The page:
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Randy Krum infographic designerRandy Krum
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Data Visualization and Infographic Design

Infographic Design

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Entries in map (168)

Thursday
Feb112010

Tableau launches FREE Tableau Public today!

 

Today, Tableau Software launched a data visualization package for websites called Tableau Public.  This package is intended to be used be anyone with a website to embed visualizations on their own sites.

Tableau Software today launched a new product that brings public data to life on the web. Tableau Public, available for free, lets anyone who posts content to the web easily create interactive visualizations and publish them to blogs, web sites, Twitter feeds or anywhere online. Instead of viewing static charts or tables, Tableau Public lets people answer questions and share data interactively on the web. 

The visual above was created using Tableau Public to demonstrate its capabilities, but you’ll notice that I’ve been able to embed it here on Cool Infographics as well.  The visualizations created allow users to share, embed and link to your graphics from anywhere…making them social!

They’re also interactive and linked together.  For example, click on the Bronx in the data above, and all of the visuals will highlight just data related to the Bronx.  The map even adjusts to only focus on the Bronx.

About the NY City Graffiti visual:

Looking borough by precinct across The Big Apple, one can quickly see that there are some differences in how graffiti is handled. For instance, Staten Island has very little graffiti, but the graffiti they do have lingers without cleanup for almost twice the citywide average. On the other side of the spectrum, Manhattan has over 2000 incidents of graffiti, but it is cleaned up in less than 17 days on average.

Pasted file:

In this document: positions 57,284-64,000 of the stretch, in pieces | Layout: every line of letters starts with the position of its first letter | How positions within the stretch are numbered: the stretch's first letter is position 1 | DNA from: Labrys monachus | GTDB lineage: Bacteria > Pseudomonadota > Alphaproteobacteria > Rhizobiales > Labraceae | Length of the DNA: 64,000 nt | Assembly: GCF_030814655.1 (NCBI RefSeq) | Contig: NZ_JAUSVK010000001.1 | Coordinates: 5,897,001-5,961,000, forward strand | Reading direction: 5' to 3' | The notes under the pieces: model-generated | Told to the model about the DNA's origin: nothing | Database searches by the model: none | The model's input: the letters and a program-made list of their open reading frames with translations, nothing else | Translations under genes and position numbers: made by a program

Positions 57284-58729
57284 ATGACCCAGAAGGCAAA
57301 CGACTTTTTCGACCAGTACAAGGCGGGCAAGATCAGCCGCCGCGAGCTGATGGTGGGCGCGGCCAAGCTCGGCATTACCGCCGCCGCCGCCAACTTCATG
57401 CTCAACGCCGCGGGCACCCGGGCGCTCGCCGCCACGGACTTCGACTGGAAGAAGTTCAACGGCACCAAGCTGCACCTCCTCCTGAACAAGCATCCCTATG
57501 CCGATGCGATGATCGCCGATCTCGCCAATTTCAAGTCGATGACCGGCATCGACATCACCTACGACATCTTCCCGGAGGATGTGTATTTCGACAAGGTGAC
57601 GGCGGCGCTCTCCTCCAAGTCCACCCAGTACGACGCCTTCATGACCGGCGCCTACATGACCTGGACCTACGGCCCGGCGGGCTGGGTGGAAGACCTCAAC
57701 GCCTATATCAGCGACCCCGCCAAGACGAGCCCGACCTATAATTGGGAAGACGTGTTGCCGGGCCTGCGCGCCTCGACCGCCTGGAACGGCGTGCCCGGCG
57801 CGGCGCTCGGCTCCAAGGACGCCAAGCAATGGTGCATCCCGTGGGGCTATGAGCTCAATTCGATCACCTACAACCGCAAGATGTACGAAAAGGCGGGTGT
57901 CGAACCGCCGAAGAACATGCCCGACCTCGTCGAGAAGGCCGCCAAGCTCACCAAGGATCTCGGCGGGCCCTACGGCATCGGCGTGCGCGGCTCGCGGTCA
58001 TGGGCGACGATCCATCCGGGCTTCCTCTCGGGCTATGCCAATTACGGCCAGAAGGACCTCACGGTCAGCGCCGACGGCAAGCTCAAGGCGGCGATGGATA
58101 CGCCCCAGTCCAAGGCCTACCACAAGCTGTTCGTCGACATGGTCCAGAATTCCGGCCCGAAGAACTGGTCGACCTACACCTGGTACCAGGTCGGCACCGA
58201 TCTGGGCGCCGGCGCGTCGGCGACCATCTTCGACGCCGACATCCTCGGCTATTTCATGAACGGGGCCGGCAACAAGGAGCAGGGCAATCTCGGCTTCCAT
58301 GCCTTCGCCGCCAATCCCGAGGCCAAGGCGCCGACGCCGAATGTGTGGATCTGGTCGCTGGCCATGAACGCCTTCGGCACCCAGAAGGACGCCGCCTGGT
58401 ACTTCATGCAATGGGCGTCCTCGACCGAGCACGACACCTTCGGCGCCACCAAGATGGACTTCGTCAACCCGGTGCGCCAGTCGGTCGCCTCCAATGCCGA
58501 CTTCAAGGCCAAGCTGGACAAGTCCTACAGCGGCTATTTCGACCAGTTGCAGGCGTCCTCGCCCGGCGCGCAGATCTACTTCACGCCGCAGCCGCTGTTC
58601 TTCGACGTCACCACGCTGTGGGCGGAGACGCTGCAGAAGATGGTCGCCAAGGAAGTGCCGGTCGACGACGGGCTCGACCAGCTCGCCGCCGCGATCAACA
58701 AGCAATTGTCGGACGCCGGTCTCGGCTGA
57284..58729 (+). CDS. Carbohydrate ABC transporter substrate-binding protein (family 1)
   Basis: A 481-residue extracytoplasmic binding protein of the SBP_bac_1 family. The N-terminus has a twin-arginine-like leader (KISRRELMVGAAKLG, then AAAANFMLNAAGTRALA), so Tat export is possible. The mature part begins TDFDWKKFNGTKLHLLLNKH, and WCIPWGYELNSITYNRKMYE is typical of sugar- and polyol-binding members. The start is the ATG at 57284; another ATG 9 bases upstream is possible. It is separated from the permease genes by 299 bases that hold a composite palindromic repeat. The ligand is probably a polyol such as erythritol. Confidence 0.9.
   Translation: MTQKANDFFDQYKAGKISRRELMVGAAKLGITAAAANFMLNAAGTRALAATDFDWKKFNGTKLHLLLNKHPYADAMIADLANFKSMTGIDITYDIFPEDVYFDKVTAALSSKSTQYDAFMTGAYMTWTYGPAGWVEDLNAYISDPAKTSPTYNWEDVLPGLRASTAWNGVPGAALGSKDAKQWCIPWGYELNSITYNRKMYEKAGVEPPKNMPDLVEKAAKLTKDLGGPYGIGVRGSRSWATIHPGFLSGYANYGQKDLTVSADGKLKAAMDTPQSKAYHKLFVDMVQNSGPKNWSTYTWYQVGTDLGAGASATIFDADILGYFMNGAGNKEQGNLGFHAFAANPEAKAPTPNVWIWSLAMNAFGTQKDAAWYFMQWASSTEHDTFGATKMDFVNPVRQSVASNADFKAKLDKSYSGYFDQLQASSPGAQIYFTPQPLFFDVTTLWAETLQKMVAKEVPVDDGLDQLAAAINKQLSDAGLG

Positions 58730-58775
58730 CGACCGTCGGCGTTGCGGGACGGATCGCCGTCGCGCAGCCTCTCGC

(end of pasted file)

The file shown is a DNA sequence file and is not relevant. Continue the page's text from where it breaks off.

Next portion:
Look for more features from Tableua Public here in the future as I experiement and play with it.

Thanks to Elissa at Tableau Software for the link and information!

 

EDIT:  Here’s a news video as part of the announcement.  Thanks Adriana!

Tuesday
Feb092010

City Population Shift Maps

These Day-Night maps are from a Time Magazine November 2007 interactive map feature called One Day in America.  Other cities highlighted are Dallas, San Francisco, Seattle, Boston, Chicago and more.  The feature also included histogram map of traffic delays.  

The maps were created by Joe Lertola, who has some other great stuff posted on his website.

Thanks to justinpobrien for sending me the link in the comments.

Tuesday
Jan052010

Twitter Territory: A Different Twitter Map

Twitter Territory is a different kind of Twitter map made in collaboration between designer Mike Wirth and Shannon Sweetser from HubSpot.com.  Made using HubSpot’s data from Twitter Grader, the map shows how people in all 50 states compare to the national average grade of 66 (which is an D, isn’t it?).

I think this is a great use of HubSpot’s data, and the map is a great way to introduce people to the Twitter Grader for the first time.  As a social media marketing tool, now all Shannon has to do is sit back and hope people blog and Tweet about it.  Oh wait…I just did.

I also noticed that @MikeWirth (91) and @Shannon (98.1) both get A’s!  Great job!

Monday
Jan042010

Visual Mapping Blogroll - Subway Map of Infographic Websites